David Harrington Watt is the Douglas and Dorothy Steere Professor of Quaker Studies.
The courses he teaches include: "Exclusion, Inclusion, and the U. S. Academy," "Quakers, War, Slavery, and Freedom;" "Reinventing Quakerism: Haverford College, Rufus Jones, and the Rise of Liberal Quakerism;" and "Ethical Struggles in Catastrophic Times: Quakers' Responses to the Holocaust." His current research focuses on Liberal Christianity, twentieth-century pacifism, and history of the Society of Friends in the years between 1937 and 2018.
Watt's articles and books include: The Creation of Modern Quaker Diversity, 1830-1937 (to be published in 2023 by Penn State University Press, co-edited with Stephen Angell and Ben Pink Dandelion); "Eugenicists, Quakers, and Rufus Jones, 1893-1938;" "Henry Cadbury, the Peace Testimony, and the First World War" (co-authored with James Krippner); Antifundamentalism in Modern America (Cornell University Press, 2017); Fundamentalism: Perspectives on a Contested History (published by the University of South Carolina Press in 2014, co-edited with Simon Wood); Bible-Carrying Christians: Conservative Protestants and Social Power (Oxford University Press, 2002); and A Transforming Faith: Explorations of Twentieth-Century Evangelicalism (Rutgers University Press, 1991).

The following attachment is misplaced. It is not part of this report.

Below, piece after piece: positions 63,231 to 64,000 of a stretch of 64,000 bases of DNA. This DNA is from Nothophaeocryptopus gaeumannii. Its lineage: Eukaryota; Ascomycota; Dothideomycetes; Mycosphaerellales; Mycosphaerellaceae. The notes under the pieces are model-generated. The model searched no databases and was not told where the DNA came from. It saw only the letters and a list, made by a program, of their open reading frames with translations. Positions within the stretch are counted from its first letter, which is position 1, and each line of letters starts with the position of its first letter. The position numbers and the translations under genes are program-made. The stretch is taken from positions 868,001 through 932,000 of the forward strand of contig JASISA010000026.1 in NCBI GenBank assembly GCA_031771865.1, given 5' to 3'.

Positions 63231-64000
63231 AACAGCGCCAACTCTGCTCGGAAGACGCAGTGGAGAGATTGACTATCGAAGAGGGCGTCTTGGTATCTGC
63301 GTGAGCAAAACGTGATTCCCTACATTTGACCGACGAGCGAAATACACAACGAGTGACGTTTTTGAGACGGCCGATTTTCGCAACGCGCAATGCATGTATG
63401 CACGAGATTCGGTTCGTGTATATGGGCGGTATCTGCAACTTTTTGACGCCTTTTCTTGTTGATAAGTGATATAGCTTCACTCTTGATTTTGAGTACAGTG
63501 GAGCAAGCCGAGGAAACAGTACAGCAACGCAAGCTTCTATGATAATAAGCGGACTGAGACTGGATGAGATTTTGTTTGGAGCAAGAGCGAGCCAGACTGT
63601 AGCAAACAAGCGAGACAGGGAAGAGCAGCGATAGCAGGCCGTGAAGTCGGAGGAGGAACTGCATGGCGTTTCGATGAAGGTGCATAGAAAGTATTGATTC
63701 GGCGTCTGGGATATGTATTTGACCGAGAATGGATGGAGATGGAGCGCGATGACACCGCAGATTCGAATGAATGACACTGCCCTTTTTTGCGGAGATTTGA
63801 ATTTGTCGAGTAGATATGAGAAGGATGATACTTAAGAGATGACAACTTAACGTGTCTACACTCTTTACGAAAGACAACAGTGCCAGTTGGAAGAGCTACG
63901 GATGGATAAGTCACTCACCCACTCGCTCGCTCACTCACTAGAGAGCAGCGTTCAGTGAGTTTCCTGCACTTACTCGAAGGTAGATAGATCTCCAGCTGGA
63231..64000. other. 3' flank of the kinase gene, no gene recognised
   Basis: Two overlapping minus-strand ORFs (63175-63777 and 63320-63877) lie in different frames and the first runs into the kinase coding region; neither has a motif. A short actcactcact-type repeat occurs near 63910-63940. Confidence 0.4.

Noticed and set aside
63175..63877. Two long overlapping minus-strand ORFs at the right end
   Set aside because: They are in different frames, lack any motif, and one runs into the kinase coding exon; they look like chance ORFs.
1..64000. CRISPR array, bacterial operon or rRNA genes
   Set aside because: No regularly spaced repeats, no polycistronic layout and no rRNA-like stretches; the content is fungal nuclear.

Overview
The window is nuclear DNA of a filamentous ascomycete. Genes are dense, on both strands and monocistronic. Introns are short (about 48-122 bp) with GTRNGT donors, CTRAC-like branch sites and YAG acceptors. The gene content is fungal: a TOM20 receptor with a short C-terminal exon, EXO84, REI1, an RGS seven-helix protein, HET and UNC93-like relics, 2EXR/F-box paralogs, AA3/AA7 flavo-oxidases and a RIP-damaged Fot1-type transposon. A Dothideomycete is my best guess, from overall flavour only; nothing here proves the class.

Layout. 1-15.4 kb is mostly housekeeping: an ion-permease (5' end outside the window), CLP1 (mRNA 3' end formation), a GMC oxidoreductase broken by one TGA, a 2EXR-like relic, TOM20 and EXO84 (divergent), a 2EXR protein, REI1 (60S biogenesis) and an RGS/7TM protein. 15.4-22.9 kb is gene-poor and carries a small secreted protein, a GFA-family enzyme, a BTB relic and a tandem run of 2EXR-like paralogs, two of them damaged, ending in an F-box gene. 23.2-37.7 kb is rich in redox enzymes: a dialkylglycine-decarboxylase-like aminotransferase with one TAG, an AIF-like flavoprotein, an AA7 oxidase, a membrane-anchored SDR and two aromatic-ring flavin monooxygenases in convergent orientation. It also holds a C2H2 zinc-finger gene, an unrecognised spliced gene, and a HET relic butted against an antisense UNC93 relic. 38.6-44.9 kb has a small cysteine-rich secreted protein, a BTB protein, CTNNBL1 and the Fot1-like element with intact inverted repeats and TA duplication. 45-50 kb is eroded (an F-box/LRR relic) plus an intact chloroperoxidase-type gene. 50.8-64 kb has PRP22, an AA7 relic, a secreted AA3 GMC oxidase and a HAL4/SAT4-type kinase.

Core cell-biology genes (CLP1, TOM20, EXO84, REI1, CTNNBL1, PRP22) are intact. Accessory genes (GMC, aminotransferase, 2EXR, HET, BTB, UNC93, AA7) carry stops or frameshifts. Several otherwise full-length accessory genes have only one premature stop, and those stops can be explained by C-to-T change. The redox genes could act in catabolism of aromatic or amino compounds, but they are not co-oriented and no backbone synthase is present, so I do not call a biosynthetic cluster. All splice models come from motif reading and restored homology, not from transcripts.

In collaboration with Laura Levitt and Tracy Fessenden, Watt edits a series, North American Religions, for NYU Press. More than twenty-five authors have written books for the series; the books explore topics such as lived religion, popular religious movements, religion and social power, religion and cultural reproduction, and the relationship between secular and religious practices.
Over the course of his career, Watt's work has been supported by the Council of Independent Colleges, the Fulbright Scholars Program, Harvard University, Haverford College, the Institute for the Study of American Evangelicalism, the Lilly Endowment, the Louisville Institute, Princeton University, Temple University, and the University of Chicago. He received a PhD from Harvard University and an AB from Berkeley. Watt grew up in the American South and in deserts of Southern California.